Cleaning, disinfecting, and sanitizing: what are the differences?
Cleaning, disinfecting, and sanitizing are part of a collective strategy to avoid infectious diseases such as Coronavirus (Covid-19).
Although all three of them are methods of decontamination, there is a clear difference between them. Knowing that difference can impact the products you choose and how you use them—and it can mean getting better, deeper protection where you need it most.
Read our article to learn the difference between them to know which method best suits you when decontaminating the grimiest places in your house, office, school, or any other place.
The difference between cleaning, disinfecting and sanitizing
People use the terms cleaning, disinfecting, and sanitizing interchangeably, but all three have distinct differences.
Cleaning is the process of removing dirt, dust, and other visible impurities from the surface. It is typically completed with a cloth or wiped with a detergent, soap, and water.
While deep cleaning does not kill or thoroughly remove bacteria or viruses from surfaces, removing them can help lower their spread.
The main difference between cleaning and disinfecting is that in disinfecting, you actively eliminate germs, bacteria, and viruses. As a result, you drastically lower the risk of spreading infectious diseases.
Disinfecting products are quite popular for various circumstances, especially in tackling Coronavirus (Covid-19), as they have become essential in hospitals and other medical facilities.
Sanitizing process exists in between cleaning and disinfecting. While cleaning doesn’t kill germs and bacteria from surfaces, sanitizing reduces the number of bacteria on a surface to a safe level, per public health standards.
- Cleaning – removes dirt, dust, and other visible impurities from surfaces.
- Sanitizing – removes bacteria from surfaces.
- Disinfecting – kills harmful bacteria and viruses on surfaces.
When should you clean, sanitize and disinfect?
These three decontamination processes shouldn’t always be done together. Instead, cleaning, sanitizing, or disinfecting (preferably disinfecting) is sufficient to keep your home hygienic.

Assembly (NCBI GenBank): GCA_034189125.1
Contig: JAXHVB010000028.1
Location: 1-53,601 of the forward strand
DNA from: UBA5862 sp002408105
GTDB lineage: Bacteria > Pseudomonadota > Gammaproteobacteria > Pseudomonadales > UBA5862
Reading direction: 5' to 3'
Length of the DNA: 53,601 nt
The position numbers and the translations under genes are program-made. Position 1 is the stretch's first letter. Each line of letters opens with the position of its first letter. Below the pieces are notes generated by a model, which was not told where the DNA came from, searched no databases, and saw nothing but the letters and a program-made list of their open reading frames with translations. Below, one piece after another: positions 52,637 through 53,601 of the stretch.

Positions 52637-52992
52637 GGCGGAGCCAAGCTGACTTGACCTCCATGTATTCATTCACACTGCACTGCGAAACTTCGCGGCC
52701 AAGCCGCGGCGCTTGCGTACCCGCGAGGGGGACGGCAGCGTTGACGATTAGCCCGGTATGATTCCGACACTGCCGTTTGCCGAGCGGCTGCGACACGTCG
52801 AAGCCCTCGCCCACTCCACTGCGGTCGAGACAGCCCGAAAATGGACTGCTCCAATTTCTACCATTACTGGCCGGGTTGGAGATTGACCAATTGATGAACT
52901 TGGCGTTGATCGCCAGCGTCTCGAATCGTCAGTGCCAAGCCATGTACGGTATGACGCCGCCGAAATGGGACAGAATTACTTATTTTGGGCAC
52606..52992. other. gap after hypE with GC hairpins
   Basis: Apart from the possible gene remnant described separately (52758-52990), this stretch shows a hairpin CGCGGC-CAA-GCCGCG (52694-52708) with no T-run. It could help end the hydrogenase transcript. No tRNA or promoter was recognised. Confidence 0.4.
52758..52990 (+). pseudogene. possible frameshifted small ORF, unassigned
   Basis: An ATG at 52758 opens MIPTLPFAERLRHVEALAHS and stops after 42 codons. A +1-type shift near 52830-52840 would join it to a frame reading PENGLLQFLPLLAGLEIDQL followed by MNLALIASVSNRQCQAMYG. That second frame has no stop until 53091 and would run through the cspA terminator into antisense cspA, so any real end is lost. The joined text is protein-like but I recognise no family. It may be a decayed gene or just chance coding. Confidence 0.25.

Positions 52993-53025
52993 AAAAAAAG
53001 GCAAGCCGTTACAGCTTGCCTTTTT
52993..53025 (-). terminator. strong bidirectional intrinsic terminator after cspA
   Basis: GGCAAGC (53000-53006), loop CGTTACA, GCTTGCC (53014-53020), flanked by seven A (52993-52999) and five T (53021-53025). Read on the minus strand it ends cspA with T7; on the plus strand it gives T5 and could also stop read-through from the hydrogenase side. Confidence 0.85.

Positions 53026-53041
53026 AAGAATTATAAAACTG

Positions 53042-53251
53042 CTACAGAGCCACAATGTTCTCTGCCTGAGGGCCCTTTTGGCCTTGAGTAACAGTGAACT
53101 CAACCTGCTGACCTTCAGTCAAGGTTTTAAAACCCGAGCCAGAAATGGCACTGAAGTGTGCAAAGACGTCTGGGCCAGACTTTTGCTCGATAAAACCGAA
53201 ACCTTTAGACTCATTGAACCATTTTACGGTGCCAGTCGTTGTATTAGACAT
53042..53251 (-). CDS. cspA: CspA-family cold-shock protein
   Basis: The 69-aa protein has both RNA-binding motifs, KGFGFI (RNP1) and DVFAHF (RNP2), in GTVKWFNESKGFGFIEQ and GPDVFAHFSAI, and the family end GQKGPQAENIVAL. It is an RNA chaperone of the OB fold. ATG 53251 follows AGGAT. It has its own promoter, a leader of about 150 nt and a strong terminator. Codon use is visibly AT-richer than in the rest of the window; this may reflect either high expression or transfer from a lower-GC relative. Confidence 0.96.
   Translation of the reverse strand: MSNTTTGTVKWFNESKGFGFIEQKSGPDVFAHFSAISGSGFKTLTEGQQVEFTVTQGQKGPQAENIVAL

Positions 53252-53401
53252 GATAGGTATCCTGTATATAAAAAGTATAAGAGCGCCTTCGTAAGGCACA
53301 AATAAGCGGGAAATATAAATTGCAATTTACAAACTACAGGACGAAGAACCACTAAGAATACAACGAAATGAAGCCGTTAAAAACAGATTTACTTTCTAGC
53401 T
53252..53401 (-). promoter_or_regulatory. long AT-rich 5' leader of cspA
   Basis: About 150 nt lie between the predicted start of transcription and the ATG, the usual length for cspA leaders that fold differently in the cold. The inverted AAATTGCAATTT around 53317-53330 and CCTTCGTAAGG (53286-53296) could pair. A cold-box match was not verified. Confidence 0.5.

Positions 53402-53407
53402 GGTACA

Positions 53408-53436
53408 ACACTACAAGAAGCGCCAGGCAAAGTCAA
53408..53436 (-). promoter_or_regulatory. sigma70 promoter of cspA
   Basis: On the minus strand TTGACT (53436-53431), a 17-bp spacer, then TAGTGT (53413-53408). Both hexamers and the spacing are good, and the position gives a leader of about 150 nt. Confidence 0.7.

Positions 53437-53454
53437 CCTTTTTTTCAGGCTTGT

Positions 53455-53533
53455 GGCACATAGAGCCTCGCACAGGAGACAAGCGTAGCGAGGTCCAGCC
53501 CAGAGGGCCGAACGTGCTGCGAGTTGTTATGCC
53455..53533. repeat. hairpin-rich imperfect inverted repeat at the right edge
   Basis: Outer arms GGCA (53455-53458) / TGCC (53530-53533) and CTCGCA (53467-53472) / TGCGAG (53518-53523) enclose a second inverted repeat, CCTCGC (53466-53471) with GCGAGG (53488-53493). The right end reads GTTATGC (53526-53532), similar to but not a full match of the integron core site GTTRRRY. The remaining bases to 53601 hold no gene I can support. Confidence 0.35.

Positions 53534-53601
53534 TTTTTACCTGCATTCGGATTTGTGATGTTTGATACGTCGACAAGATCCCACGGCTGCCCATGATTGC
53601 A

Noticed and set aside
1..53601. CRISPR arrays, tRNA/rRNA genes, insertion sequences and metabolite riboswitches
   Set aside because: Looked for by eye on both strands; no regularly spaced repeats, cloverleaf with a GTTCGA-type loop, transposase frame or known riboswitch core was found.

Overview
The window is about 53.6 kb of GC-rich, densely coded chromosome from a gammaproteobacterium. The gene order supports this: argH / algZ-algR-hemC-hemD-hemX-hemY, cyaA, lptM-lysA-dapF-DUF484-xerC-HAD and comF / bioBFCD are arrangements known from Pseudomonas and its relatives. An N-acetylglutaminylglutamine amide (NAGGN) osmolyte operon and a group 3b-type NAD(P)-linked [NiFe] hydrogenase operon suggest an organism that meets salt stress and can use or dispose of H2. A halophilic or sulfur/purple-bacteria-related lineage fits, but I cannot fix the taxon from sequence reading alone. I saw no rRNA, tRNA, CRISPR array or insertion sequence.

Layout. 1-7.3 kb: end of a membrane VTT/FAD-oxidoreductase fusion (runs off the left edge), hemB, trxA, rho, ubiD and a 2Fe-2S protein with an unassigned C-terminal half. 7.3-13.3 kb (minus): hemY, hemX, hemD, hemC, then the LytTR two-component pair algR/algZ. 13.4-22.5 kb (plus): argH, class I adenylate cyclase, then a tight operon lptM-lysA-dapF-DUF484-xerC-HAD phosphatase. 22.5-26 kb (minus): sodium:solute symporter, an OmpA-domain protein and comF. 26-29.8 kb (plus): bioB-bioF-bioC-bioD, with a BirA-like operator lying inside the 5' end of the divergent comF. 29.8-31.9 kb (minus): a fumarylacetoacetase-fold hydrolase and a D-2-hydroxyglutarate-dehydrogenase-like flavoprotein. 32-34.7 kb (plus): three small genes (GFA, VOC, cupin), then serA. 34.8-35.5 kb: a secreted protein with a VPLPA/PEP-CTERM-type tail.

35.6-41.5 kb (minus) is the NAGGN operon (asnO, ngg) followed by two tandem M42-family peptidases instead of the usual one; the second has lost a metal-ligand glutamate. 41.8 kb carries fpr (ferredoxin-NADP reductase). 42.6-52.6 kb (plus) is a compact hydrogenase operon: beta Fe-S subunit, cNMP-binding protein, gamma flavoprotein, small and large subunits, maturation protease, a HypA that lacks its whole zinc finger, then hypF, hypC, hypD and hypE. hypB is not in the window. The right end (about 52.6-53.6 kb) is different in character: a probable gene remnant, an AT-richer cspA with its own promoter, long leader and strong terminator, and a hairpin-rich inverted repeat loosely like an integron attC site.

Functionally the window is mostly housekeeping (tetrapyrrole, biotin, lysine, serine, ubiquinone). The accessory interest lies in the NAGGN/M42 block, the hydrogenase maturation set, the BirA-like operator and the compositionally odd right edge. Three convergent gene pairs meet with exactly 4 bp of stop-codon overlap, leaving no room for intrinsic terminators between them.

The best way to do it is to clean your surface, remove the top layer of dirt, and then disinfect afterward to eliminate germs, bacteria, and viruses.
A few areas in your home could be considered hygiene hotspots that are likely to contain high levels of pathogens. Therefore, the following areas should be the focus for your cleaning and disinfecting efforts:
Most people think they know how to clean their kitchen properly and ensure it's germ-free. Only after learning about these hygiene hotspots in the kitchen can you safely assume that your cleaning and disinfecting process is complete.
Use Dettol kitchen power cleaner to cut through tough grease and food stains and kill 99.9% of germs everywhere, including:
- Sponge or dish cloth
- Kitchen sink and drain area
- Refrigerator/Freezer handle
- Counters and tabletops
To completely get rid of germs and bacteria that are hiding in your bathroom hotspots, use Dettol bathroom power cleaner and kill 99.9% of germs everywhere, including:
- Bath and sink drains
- Bathroom flush handle
- Shower drain area
- Bathroom floor
Cleaning and disinfecting your living room and bedroom allows you to remove germs, control indoor allergens, and reduce them. Focus on surfaces that are frequently touched, including:
- TV remote control
- Light switches
- Door handles
- Lampshades, paintings, and hanging decorations
- Shelves, tables, and other hard surfaces
Wipe off dirt, dust, and other visible impurities using antiseptic liquid and spray Dettol disinfectant surface spray afterward to eliminate the viruses and bacteria.
What protective measures should I take while using disinfectants?
You must wear rubber gloves and protective glasses when using a toxic disinfectant. Keep the disinfectant away from children, and open the windows or turn on exhaust fans when using.
What is an alternative to disinfectant?
The best natural alternative to disinfectants includes hydrogen peroxide, vinegar, and hot water.
How should I sanitize electronic devices?
- Unplug the device before cleaning.
- Use a cloth slightly dampened with antiseptic liquid or disinfectant spray.
- Softly rub the dampened cloth all over the device but keep it away from any openings.
- Don’t spray any disinfectants directly onto the device.